Europe to open higher as S&P sets a new record
European markets look set to open higher this morning after another record close on the S&P500 last night, while Chinese economic data came in pretty much in line with expectations, reinforcing the hope that the slowdown seen earlier this year is firmly in the rear view mirror and that the Chinese economic rebound will continue to gain traction into year end.
Chinese Q3 GDP came in at 7.8%, rising from 7.5% in Q2 with industrial production for September coming in at 10.2%, a slight dip from Q2’s 10.2%, but retail sales did slip slightly coming in at 13.3%, below expectations of a rise to 13.5%. This does raise a slight question mark over the pace of rebalancing of the Chinese economy as it seeks to boost domestic consumption so that it is less reliant on its exporting capability in a global economy that is currently exhibiting some signs of an economic slowdown.
The fact that we finally overcame the not inconsiderable obstacle of the US debt ceiling roadblock this week didn’t really appear to faze markets too much as was seen by the lack of any significant downward pressure on stocks this week. That being said the removal of this pressure point in the short term does allow investors to focus on the more mundane aspects of Q3 earnings and the outlook for Q4.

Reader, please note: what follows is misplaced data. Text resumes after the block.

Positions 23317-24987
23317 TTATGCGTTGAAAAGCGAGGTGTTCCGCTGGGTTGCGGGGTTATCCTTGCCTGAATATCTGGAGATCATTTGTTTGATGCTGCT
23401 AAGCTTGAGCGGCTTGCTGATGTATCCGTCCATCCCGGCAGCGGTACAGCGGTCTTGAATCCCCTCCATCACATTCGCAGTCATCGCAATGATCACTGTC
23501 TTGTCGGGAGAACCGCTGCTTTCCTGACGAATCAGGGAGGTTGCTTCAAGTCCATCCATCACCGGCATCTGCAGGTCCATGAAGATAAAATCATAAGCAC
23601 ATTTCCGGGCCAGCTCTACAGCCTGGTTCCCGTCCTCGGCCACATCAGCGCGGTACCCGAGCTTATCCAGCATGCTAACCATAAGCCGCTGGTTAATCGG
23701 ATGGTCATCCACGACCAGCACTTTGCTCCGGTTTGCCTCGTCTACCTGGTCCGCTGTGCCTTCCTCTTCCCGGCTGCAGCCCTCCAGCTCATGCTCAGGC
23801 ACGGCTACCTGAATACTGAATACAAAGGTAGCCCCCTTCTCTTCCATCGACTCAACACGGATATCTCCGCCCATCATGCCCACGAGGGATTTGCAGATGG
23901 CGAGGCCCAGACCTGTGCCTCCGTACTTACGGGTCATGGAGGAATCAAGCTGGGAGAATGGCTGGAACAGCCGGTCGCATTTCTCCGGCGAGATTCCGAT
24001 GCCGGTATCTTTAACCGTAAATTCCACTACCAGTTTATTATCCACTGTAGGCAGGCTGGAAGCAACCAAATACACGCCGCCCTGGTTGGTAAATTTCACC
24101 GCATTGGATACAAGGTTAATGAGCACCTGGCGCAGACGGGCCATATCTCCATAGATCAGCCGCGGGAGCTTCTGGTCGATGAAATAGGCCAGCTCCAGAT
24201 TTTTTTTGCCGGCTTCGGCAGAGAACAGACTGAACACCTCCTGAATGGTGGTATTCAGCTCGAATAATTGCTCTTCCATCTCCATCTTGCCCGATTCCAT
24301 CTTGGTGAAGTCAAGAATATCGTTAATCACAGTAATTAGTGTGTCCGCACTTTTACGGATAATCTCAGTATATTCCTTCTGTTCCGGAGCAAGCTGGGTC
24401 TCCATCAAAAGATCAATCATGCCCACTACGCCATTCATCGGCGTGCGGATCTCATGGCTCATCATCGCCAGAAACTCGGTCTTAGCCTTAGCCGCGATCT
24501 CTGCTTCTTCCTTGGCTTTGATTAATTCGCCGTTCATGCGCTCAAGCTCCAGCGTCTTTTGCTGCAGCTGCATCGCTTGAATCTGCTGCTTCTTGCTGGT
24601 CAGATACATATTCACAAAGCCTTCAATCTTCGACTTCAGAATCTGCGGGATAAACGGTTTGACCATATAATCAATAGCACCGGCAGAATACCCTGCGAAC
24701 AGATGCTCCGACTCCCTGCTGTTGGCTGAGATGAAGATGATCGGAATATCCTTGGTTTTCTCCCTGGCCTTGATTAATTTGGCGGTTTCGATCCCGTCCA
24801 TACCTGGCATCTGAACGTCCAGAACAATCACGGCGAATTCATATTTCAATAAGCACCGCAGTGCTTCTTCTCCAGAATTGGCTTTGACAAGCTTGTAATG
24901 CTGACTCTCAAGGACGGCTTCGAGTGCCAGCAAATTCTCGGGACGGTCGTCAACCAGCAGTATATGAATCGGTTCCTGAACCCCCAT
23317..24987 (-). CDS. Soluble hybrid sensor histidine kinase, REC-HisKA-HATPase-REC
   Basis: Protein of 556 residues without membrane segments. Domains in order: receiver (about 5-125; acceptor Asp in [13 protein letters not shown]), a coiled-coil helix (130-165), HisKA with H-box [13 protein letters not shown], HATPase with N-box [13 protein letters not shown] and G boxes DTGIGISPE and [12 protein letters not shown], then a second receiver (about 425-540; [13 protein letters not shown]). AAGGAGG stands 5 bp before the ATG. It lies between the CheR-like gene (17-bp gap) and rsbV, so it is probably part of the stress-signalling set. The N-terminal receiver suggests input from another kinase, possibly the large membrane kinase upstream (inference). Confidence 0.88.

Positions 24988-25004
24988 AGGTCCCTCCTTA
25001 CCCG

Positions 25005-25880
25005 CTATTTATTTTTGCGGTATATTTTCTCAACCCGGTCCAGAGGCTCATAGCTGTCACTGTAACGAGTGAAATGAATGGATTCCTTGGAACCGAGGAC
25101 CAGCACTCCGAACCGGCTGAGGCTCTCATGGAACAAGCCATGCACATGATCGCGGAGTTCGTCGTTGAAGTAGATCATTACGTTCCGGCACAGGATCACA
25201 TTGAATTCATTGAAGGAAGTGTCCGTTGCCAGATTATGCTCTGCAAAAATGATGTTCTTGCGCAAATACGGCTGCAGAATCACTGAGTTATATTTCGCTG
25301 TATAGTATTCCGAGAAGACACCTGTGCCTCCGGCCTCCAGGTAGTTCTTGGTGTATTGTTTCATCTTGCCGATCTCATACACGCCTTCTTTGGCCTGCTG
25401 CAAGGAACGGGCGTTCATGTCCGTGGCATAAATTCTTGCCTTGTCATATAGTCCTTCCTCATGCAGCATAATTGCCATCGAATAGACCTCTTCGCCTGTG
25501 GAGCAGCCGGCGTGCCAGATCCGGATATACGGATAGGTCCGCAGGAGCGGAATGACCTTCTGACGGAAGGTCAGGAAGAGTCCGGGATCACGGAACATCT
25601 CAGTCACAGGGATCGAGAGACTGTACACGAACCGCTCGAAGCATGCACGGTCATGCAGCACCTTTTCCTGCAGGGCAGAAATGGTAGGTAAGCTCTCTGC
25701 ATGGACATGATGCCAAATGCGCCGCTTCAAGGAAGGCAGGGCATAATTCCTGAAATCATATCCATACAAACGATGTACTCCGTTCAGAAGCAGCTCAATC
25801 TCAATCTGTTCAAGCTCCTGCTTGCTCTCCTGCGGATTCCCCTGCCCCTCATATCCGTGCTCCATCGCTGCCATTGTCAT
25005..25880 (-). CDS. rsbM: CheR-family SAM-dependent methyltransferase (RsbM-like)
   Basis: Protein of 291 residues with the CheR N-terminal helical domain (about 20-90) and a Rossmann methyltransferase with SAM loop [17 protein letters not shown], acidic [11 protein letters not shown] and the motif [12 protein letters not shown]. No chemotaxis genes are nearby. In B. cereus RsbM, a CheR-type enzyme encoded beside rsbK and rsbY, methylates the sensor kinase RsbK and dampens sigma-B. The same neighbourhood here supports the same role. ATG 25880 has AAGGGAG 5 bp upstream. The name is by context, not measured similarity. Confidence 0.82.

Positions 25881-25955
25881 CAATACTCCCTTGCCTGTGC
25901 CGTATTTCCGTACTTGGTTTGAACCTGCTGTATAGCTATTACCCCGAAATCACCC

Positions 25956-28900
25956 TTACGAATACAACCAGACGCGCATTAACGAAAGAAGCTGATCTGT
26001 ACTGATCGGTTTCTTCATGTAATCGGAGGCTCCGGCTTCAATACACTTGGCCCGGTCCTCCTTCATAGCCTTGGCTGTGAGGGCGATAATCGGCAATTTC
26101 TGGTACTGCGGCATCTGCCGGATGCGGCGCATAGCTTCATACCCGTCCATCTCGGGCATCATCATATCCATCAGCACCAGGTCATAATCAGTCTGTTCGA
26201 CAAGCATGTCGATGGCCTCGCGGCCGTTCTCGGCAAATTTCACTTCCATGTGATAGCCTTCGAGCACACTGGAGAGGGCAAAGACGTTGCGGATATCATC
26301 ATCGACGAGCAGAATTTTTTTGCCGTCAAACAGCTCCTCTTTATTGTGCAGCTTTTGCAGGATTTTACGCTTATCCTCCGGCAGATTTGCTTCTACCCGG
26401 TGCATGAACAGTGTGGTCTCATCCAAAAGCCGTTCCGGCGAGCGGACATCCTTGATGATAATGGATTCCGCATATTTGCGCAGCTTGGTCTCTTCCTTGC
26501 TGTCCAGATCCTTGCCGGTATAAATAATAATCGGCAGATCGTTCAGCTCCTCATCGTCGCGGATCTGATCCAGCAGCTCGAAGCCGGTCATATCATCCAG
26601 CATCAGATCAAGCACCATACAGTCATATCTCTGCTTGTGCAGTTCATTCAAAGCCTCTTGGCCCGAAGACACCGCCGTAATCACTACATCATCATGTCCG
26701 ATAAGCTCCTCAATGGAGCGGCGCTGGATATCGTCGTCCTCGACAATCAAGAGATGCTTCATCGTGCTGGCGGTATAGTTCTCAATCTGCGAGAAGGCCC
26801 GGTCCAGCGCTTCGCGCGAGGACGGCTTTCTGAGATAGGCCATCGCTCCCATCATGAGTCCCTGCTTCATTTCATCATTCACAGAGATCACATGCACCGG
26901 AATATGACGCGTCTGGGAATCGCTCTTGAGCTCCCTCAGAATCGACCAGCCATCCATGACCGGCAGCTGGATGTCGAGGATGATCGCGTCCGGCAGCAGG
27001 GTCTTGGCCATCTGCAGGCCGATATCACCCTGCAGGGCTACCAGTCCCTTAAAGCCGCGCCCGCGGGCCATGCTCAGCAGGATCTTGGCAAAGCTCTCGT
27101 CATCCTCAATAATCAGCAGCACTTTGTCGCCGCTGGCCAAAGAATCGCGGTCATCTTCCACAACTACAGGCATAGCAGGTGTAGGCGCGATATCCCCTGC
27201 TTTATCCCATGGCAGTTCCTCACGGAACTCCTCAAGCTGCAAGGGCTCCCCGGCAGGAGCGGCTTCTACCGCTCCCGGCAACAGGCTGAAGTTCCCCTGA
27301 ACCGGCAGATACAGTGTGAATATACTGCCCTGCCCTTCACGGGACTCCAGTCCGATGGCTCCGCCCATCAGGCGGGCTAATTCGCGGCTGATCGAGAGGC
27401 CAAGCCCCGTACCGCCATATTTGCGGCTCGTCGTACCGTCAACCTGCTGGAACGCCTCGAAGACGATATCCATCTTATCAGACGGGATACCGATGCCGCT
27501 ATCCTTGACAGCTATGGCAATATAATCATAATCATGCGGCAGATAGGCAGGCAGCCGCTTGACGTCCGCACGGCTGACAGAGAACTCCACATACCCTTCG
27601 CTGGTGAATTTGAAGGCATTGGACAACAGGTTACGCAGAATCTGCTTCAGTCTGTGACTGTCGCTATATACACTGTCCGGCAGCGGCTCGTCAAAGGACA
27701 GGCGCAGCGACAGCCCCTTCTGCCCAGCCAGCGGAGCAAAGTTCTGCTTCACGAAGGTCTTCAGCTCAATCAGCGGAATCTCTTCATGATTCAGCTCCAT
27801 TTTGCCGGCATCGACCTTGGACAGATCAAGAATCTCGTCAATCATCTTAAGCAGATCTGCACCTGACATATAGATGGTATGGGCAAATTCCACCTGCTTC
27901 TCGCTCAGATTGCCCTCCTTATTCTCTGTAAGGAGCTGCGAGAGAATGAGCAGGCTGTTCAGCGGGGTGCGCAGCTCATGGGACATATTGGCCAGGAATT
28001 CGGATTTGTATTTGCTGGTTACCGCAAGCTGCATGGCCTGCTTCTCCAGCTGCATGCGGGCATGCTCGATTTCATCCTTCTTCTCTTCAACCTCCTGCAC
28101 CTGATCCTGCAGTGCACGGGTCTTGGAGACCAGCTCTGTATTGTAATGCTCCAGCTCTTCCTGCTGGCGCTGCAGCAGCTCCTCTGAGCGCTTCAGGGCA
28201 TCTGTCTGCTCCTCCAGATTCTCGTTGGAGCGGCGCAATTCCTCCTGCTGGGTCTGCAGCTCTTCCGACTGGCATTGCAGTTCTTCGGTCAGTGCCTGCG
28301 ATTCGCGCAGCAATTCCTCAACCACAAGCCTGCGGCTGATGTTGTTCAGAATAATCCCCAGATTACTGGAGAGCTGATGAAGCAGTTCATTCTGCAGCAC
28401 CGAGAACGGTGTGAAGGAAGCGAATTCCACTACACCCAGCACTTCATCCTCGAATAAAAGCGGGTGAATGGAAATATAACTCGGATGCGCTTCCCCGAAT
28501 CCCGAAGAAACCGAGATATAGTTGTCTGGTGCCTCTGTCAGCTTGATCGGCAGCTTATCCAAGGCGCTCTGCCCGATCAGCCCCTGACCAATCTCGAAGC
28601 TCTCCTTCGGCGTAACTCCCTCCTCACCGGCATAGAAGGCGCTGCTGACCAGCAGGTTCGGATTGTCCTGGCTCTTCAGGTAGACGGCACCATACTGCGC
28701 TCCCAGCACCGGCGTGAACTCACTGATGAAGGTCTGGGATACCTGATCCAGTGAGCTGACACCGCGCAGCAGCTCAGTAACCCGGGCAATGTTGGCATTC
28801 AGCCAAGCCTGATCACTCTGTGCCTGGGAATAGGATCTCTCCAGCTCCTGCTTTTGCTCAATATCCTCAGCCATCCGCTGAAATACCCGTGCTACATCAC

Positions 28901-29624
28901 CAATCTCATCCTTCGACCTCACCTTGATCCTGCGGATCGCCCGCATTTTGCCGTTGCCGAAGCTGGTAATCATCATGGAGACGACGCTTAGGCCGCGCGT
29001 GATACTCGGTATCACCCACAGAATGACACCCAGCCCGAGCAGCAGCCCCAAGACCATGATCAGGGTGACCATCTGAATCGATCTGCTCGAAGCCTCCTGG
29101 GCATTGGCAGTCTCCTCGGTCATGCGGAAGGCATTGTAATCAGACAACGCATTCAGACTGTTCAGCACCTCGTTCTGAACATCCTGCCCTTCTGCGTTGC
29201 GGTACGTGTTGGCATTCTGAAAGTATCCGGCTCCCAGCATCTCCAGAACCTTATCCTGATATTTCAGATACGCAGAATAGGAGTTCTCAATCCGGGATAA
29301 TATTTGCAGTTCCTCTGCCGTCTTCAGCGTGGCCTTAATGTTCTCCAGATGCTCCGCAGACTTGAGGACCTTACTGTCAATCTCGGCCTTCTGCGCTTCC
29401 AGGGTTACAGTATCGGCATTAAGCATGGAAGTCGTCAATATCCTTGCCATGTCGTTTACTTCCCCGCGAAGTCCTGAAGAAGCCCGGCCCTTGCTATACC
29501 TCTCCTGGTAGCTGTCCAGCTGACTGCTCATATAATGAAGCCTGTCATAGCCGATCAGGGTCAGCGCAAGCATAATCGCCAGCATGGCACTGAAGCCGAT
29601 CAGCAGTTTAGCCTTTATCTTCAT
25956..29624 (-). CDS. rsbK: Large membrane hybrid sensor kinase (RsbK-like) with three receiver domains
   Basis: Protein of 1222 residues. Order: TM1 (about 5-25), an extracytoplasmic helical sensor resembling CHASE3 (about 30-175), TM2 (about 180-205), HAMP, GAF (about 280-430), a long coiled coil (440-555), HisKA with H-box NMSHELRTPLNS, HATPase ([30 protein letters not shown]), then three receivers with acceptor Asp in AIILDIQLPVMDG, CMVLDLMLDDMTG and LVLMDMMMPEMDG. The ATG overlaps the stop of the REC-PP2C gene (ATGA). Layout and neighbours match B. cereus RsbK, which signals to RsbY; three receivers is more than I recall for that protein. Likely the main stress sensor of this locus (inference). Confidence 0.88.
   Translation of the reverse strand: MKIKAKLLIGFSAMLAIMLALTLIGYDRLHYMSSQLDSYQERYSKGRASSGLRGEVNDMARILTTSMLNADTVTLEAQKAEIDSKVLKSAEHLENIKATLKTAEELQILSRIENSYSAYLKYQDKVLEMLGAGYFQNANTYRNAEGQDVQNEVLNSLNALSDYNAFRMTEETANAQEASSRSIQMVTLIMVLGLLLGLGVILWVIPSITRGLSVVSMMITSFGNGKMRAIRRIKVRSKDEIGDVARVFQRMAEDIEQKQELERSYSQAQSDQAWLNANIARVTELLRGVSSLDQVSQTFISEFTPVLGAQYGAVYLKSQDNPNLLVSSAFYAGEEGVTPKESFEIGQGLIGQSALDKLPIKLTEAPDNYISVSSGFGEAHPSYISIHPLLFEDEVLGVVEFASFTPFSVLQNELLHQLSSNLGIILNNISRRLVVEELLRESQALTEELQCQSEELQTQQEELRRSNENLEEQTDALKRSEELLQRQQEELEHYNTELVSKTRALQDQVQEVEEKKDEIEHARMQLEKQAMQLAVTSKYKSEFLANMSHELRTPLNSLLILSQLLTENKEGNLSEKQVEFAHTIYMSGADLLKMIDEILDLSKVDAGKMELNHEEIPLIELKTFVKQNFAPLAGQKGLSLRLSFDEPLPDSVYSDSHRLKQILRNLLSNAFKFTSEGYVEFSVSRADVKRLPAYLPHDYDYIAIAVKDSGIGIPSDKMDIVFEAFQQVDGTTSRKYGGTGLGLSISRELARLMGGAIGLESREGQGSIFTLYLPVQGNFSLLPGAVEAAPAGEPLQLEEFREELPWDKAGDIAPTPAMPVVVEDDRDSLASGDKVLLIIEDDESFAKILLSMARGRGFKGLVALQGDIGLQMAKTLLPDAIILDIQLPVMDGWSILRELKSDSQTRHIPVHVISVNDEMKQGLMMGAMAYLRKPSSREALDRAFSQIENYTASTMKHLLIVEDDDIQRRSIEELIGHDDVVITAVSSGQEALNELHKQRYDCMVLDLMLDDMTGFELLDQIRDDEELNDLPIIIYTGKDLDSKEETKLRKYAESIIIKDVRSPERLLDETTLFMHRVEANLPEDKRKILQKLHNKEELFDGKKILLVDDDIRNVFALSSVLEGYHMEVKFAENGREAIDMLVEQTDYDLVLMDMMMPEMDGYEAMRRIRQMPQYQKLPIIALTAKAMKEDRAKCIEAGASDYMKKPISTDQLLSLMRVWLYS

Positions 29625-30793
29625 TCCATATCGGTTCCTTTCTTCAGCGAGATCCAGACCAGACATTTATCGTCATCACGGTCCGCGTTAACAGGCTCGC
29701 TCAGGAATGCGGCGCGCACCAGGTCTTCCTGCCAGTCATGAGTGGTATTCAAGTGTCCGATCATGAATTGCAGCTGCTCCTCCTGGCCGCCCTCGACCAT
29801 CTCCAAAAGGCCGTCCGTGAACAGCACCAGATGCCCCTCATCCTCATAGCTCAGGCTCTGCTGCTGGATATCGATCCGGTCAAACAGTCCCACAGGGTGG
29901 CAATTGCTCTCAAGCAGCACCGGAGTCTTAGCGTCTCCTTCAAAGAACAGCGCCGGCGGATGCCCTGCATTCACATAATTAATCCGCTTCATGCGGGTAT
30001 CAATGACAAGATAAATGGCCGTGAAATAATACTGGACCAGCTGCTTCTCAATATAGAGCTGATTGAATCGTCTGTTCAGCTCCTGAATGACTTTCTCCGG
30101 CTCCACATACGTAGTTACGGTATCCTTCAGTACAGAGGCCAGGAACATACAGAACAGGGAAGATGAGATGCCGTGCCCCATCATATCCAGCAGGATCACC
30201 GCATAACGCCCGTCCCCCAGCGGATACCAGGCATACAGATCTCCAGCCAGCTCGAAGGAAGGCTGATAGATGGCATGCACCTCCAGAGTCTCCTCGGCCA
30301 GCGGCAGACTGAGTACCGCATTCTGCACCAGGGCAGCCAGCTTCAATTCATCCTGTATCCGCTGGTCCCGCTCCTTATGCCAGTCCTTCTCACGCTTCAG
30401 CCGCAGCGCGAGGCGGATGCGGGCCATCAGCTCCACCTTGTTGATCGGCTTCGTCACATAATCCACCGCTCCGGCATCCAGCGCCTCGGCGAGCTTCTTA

Even allowing for any damage to the US economy the consensus appears to be that any negative effects may soon be put to one side
That is the optimistic view and one that seems somewhat naïve, given that the problem has merely been deferred. President Obama may have indicated that next time needs to be different, and one hopes it will be, but the prospect of a repeat of the past few days events is likely to keep consumers cautious in the lead up to year end and into the New Year.
After all who is going to go out and spend a lot of money if there is even the remotest possibility of another government shutdown in mid January, and the possibility of government layoffs again?
As a result Q4 is likely to be somewhat subdued for the US economy as markets assess the damage to the economy in Q3. The likelihood of the Federal Reserve tapering its asset purchase program before the next debt ceiling showdown is also much more remote as well given the antagonisms and divisions raised by this fight.
Speculation about future Fed action will no doubt be the main point of interest next week in any case when all the economic data that was delayed by the government shutdown gets pushed out next week, with Tuesday the main focal point with the release of the delayed September employment report.
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